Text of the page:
Detection of protein secretion and nucleotide enzyme activity
We collected the supernatants of the cells and detected the difference in the content and activity of CANT1 wt/mut1/mut2 protein secreted extracellularly by WB and molybdenum blue colorimetry. WB results showed that compared with the secreted protein of wild-type CANT1 (72 kDa, GFP-CANT1-wt), the nonsense mutation mut1 (c.594G > A) also occurred extracellular secretion, and its secretion was extremely high. The secretion of mut2 (c.734C > T) was significantly reduced (Fig. 7a). The results of nucleotide enzyme activity showed that mutations of mut1 (c.594G > A) and mut2 (c.734C > T) resulted in a significant reduction in the activity of CANT1 nucleotidease (Fig. 7b).
2D and 3D structure of CANT1 (Mut 2: p.Pro245Leu)
2D structure of CANT1 (p.Pro245Leu) was showed in Fig. 8. We could see that the Pro245 residue was involved in the coil of the 2D structure and the prediction reliability was high. It was a highly conserved residue located on a conserved 2D fragment . Mutations in this residue might affect the function of the human CANT1 protein. 3D structure of CANT1 (p.Pro245Leu) was showed in Fig. 9. On the left was the mutation sensitivity diagram of CANT1 protein (Fig. 9a). On the right was the mutation sensitivity diagram of CANT1 protein showing Pro245 position and the mutation position was shown in orange and marked with arrow (Fig. 9b). Positions were colored according to the average effect of the 20 possible mutations at that position. According to the color, we could predict whether the missense mutations in the protein were likely to have a functional/phenotypic effect. It was divided into 8 levels according to the color column in the middle of the figure, and the mutation sensitivity of Pro245 was at the 5th level. Proline was a neutral amino acid which was a cyclic sub-amino acid and its solubility in water was greater than other amino acids. Leucine was a branched-chain amino acid which was almost insoluble in water. Changes in amino acid structure and hydrophilicity might affect the protein activity.
DBQD was classified as the multiple dislocation group according to nosology and classification of genetic skeletal disorders . Clinical symptoms included multiple joint dislocations, joint laxity, scoliosis/lordosis, severe pre and postnatal growth retardation. As has been noted, DBQD type 1 and type 2 were distinguished according to the presence or absence of unique hand abnormalities . The Kim variants were characterized by accelerated carpal bone ages, short metacarpals and elongated phalanges (nearly equal length of the second to fifth fingers). Severe precocious ostarthritis of the hands and spine was a major characteristic finding of the Kim variants . As far as I known, 36 cases of DBQD have been reported and the CANT1 mutations were found in almost all the DBQD type 1 patients [4, 9, 10, 14,15,16,17,18]. There were 27 distinct CANT1 mutations were found, including 12 missense mutations, 11 exon region frame shift mutations, 2 nonsense mutations, 1 intron frame shift mutation and 1 splice site mutation. All three types of DBQD could be observed only in the Turkish population. Until now, the Kim variant has only appeared in Japan, Korea and India which belonged to Asia and Turkish population. CANT1 mutations were supported as the causes of DBQD type 1 patients, Kim variant and atypical DBQD type 2 (only two cases). There were still some unknown molecular bases of DBQD type 2. It was important to correctly diagnose and type the DBQD based on the patient’s clinical symptoms rather than relying solely on genetic mutation information.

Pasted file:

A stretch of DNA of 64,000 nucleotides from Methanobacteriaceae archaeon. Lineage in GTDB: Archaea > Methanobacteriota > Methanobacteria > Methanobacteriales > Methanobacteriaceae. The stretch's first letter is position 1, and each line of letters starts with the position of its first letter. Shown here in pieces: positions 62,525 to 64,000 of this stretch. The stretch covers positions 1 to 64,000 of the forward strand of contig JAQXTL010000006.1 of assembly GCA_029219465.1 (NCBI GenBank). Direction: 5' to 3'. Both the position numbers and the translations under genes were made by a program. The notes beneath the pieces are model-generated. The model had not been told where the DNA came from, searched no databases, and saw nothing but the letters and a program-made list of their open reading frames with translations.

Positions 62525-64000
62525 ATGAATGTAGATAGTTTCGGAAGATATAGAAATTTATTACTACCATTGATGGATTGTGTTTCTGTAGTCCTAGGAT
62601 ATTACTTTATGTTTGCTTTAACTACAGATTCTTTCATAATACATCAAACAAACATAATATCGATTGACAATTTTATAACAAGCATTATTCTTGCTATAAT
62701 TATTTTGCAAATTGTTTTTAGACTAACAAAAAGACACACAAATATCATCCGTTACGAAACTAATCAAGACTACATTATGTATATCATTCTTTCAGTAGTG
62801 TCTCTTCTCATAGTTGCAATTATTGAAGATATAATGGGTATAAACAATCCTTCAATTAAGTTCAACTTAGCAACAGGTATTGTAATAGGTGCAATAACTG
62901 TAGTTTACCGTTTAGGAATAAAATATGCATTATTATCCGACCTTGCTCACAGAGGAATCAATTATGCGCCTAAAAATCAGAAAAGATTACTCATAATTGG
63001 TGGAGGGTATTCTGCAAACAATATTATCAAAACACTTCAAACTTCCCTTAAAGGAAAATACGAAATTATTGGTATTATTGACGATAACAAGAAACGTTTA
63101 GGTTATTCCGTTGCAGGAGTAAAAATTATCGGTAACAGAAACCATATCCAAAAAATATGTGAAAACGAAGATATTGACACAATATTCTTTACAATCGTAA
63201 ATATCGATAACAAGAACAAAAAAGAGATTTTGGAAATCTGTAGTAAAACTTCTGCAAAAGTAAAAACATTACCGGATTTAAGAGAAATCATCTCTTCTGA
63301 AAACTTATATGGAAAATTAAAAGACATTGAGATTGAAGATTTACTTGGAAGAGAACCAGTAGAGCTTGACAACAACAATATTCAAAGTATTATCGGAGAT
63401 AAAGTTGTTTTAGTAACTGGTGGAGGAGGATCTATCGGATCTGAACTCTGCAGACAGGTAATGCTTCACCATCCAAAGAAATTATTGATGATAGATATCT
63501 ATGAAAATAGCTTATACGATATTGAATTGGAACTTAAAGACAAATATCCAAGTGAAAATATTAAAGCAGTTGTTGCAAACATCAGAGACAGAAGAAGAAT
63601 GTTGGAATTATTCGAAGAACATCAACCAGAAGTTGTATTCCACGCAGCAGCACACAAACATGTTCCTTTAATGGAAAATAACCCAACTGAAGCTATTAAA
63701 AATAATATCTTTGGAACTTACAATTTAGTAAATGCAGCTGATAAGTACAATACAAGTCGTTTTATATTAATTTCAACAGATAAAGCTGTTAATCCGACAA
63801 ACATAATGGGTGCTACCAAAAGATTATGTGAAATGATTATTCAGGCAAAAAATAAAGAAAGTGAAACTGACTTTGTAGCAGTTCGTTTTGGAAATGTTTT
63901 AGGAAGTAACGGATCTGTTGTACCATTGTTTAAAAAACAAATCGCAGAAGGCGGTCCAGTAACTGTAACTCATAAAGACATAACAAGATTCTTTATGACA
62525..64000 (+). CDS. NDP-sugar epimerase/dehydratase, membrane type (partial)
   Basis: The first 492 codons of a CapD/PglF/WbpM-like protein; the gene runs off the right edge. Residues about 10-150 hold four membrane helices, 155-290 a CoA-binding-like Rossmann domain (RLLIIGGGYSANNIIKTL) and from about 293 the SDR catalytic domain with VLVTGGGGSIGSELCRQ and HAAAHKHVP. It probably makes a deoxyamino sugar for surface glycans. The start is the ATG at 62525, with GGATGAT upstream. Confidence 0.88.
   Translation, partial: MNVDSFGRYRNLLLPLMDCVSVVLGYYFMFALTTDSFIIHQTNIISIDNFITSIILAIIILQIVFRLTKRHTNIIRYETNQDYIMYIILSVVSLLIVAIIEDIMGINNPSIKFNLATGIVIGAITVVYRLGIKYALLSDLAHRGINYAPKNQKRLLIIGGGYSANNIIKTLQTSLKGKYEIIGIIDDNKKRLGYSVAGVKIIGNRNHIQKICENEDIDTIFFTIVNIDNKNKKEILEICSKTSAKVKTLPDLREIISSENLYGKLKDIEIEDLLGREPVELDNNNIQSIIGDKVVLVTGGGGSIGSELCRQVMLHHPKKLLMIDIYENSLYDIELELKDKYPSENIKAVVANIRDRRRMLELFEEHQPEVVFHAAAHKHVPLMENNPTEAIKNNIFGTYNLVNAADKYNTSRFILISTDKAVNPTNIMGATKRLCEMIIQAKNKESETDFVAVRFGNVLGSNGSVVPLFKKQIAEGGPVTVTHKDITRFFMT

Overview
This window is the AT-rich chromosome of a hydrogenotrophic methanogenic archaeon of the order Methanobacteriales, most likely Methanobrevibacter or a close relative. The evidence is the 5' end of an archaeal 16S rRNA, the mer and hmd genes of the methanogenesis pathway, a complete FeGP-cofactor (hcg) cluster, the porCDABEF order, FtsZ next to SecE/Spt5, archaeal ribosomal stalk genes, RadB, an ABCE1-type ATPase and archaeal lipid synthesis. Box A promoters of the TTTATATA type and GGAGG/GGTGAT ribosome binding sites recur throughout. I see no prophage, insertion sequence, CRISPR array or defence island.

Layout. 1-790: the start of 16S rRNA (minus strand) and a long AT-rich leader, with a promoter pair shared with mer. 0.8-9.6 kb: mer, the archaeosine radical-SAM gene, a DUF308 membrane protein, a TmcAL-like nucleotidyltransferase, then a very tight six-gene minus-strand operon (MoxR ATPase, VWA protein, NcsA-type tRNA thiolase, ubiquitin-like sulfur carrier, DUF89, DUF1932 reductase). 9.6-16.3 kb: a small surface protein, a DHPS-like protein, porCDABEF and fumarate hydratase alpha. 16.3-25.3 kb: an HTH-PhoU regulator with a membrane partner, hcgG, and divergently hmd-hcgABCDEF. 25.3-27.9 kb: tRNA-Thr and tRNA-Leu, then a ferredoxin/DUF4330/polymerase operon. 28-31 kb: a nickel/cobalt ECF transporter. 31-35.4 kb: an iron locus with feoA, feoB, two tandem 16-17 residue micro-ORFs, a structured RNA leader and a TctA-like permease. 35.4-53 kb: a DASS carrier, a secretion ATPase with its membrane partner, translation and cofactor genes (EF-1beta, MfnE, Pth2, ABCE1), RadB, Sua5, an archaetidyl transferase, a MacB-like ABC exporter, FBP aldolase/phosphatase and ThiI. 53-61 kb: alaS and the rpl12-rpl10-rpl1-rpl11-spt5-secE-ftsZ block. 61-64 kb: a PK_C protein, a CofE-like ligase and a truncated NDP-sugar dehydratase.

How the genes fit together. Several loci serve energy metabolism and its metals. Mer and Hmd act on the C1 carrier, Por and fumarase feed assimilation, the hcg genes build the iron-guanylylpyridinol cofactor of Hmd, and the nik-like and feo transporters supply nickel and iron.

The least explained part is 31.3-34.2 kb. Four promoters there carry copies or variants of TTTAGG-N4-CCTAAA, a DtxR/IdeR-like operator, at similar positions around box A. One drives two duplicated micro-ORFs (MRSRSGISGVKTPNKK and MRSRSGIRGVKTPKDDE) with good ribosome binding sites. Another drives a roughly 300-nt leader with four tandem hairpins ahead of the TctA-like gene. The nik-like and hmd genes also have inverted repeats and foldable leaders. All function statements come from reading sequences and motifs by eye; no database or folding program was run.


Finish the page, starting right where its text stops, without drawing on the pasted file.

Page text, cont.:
Here we reported two novel CANT1 mutations (compound heterozygous) in three children from a family of Chinese origin. Two of them (child 2 and 3) could be diagnosed as DBQD type 1 and the remaining child (child 1) could not currently be diagnosed with clinical symptoms. The parents have proven to be the biological parents of the children by short tandem repeats (STR). The STR results were showed in Supplementary Fig. 1. We found cardiac mitral valve prolapse in both patients, which has not been found in previous reports of DBQD type 1 patients. Unfortunately, we did not get more clinical symptoms and physical examination results for the child 1. According to the parents’ statement, no symptoms such as joint dislocation and cardiac abnormalities occurred, and there was no history of surgery of child 1. According to previous related reports, we believed that the mutations of CANT1 might to be the cause of the disease in these two patients. In this case, it was particularly important to study the function of the two mutations of CANT1.